The Dutch Province of Overijssel counts thousands of farmyards. Yearly several hundreds of them loose their agricultural function. The province asked us to do a research on the possibilities for transformation of abandoned and old farmyards.
 

Private Territory

Study on the rise of private controlled outdoor spaces in the Netherlands
Rotterdam, 2005-2006
Following his graduation project at the Academy of Architecture and Urban Design in Rotterdam Harry den Hartog researched the rise of private controlled territories in The Netherlands.
 

EXURBIA

Living outside the city
Rotterdam, 2005-2006
The book Exurbia - living outside the city, made by Harry den Hartog, criticizes the fast changing Dutch countryside. The new spatial policy in the Netherlands seems to be a threat for the countryside and the edges between urban and rural. This book gives some critical comment on the new policy, supplemented with appropriate suggestions.

Our Publications


 

China Urban Lab: Nut en noodzaak van experimenten

Published in: Rooilijn
Amsterdam, November 2016
Article for Rooilijn, a journal by the University of Amsterdam on science and policy in spatial planning
 

Back to Basics

Published in: Mark #63
Chengdu, August/September 2016
Article on Liu Jiakun's West Village for Mark magazine
 

Ya Chang Art Center

Published in: Mark #56
Shanghai, June-July 2015
Article on the red-tiled Ya Chang Art Center for Mark magazine.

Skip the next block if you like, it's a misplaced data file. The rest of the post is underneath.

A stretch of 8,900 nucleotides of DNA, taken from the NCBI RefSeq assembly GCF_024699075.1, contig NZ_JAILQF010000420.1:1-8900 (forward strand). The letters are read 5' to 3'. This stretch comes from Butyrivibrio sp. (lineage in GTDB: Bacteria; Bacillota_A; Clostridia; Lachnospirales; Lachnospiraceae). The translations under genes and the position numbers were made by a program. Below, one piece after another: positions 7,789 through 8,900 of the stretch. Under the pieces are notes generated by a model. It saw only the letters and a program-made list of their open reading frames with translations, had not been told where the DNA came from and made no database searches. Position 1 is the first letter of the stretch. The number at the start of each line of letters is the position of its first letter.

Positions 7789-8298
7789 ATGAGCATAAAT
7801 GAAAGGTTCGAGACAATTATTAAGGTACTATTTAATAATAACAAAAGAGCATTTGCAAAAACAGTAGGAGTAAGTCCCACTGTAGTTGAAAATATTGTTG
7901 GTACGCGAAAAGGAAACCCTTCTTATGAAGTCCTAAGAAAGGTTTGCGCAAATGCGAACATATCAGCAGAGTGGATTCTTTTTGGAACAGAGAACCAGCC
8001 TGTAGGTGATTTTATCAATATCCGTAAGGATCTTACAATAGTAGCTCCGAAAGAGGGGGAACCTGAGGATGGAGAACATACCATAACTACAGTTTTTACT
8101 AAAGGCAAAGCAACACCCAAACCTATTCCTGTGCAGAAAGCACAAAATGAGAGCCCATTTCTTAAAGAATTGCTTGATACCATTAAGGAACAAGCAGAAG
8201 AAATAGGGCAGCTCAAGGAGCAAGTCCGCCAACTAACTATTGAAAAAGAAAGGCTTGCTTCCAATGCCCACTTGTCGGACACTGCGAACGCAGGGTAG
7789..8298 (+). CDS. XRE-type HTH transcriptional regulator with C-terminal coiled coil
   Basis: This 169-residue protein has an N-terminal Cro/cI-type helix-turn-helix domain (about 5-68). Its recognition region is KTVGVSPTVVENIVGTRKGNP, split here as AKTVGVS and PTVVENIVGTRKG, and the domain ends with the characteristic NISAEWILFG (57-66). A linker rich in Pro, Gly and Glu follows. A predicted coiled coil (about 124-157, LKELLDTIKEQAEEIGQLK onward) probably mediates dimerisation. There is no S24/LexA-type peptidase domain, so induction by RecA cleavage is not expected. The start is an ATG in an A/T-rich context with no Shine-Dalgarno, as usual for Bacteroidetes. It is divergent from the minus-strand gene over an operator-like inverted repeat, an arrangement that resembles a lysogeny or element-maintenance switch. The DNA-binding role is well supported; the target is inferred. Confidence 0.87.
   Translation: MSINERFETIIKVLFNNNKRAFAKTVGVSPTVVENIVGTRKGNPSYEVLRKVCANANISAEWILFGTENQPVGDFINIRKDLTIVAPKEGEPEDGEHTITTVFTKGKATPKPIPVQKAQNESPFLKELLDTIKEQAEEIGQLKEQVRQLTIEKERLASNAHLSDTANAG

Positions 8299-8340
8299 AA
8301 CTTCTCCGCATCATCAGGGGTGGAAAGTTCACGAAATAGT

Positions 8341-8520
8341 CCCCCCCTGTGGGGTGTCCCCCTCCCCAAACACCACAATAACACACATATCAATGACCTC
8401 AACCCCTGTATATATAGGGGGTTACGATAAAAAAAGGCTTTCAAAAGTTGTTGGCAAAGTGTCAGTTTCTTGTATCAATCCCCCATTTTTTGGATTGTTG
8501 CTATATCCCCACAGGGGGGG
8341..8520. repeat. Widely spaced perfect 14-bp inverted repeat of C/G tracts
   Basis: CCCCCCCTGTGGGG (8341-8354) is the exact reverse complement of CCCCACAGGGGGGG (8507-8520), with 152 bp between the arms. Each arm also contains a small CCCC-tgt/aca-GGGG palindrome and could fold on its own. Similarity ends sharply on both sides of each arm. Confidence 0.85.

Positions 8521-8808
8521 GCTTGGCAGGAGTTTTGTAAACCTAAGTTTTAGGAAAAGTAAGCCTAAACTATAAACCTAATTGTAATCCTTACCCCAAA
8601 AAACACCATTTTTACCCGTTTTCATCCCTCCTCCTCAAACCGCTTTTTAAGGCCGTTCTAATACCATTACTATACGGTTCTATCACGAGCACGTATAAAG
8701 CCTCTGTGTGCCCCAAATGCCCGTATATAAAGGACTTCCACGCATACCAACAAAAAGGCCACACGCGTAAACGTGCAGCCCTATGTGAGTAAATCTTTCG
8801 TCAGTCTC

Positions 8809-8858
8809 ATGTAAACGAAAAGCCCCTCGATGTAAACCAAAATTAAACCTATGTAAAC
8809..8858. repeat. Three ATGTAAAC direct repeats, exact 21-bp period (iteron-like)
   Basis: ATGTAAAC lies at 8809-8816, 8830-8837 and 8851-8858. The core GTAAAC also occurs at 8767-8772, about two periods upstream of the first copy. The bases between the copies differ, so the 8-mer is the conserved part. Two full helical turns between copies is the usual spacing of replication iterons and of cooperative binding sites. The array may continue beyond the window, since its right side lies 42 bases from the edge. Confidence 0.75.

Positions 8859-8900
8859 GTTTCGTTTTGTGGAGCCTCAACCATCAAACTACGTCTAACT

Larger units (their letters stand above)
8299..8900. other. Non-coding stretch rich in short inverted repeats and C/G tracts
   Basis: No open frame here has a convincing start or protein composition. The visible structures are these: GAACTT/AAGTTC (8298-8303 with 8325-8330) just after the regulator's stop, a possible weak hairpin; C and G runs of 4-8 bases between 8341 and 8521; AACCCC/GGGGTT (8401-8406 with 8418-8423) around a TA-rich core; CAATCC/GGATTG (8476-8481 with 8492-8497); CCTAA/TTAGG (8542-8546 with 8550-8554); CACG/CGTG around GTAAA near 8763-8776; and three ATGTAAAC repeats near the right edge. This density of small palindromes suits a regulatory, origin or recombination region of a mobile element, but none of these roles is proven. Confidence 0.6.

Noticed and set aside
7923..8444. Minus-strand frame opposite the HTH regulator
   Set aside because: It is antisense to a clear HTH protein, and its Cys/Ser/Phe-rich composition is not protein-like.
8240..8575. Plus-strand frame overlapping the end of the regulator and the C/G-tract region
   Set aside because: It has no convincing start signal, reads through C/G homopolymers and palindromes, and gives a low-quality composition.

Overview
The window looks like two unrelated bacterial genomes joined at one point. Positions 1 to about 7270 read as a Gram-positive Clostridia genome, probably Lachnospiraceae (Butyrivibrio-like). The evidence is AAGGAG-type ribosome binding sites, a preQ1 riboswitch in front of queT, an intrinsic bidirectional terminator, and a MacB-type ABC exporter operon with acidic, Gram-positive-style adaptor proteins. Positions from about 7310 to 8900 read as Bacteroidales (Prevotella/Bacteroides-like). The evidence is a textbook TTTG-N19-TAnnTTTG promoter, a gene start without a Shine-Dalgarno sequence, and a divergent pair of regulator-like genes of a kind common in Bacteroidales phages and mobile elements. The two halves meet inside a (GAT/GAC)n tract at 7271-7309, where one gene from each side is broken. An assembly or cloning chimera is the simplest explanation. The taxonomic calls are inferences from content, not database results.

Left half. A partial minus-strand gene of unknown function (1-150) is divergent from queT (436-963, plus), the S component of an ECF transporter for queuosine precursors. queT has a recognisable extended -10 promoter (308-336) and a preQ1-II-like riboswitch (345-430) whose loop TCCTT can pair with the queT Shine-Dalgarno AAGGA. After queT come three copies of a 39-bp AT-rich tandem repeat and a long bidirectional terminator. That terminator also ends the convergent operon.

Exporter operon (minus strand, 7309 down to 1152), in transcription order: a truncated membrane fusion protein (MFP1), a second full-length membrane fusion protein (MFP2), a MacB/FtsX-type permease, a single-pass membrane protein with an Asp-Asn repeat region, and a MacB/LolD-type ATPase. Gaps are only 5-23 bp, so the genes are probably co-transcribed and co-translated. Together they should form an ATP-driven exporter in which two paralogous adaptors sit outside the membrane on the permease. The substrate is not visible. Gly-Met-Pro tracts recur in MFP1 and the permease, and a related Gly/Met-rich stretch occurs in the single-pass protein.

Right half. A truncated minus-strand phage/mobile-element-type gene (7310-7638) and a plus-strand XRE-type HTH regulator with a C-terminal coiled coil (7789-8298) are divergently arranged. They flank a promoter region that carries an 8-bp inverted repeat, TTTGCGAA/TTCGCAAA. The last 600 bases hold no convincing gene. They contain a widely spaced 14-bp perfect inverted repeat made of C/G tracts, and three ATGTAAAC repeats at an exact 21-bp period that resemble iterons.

Attempts to Control Urbanization

Published in: Volume #39
Amsterdam, April 2014
Article on China’s Hukou System: Attempts to Control Urbanization by Strictly Separating Urban and Rural
 

Urban Tensions in the Yangtze River Delta

Published in: IOSPress
Delft, April 2014
Essay contribution in the book 'New Urban Configurations'.
 

Eastern Promises

Published in: Hantje Catz Verlag
Vienna, June 2013
We were invited by MAK (Austrian Museum of Applied Arts / Contemporary Art) to contribute a series of critical articles on pioneering architectural projects for an exhibit and accompanying catalog 'Contemporary Architecture and Spatial Practices in East Asia'.
 

Shopping for History

Published in: Mark #43
Zhujiajiao, April/May 2013
Article on an urban renewal project in an ancient Chinese water town west of Shanghai.
 

Made in China

Published in: MARK #45
Dalian, Aug/Sept 2013
Article written at the request of MARK about the Dalian Conference Center, designed by Coop Himmelb(l)au: a prime example of thoroughness and precision work.
 

重细节与长远规划

Published in: Society and Public Welfare
March 2013
中国应复制与改进欧洲城市规划与设计的途径
Urban Language contributed an article at the request of a renowned Chinese magazine
 

Utopia or Dystopia 乌托邦,反乌托邦?

Published in: Modern Weekly (China)
Rotterdam, 3 November 2012
Urban Language spoke with Joep van Lieshout: Do we choose F1 or a Volkswagen Santana?
 

Publication on Moscow's new town development

Shanghai, Autumn 2012
Urban Language was invited as critical independent expert to contribute a chapter to a book on conurbations, commissioned by the Moscow Urban Planning Institute. This book serves as a moment of reflection in the development of a new city near Moscow.
 

Quality towers over quantity in building cities

Published in: China Daily
Shanghai, 22 June 2012
Opinion piece for the newspaper China Daily, by Harry den Hartog. The inducement for writing this article was the Joint Declaration on the EU-China Partnership on Urbanization, signed by European Commission President Jose Manuel Barroso and China's Vice-Premier Li Keqiang on 3 May 2012.
 

From central control towards laissez faire

Published in: S+RO
Shanghai, June 2012
Article about the similarities and differences between the Netherlands and China in the field of urban and regional planning.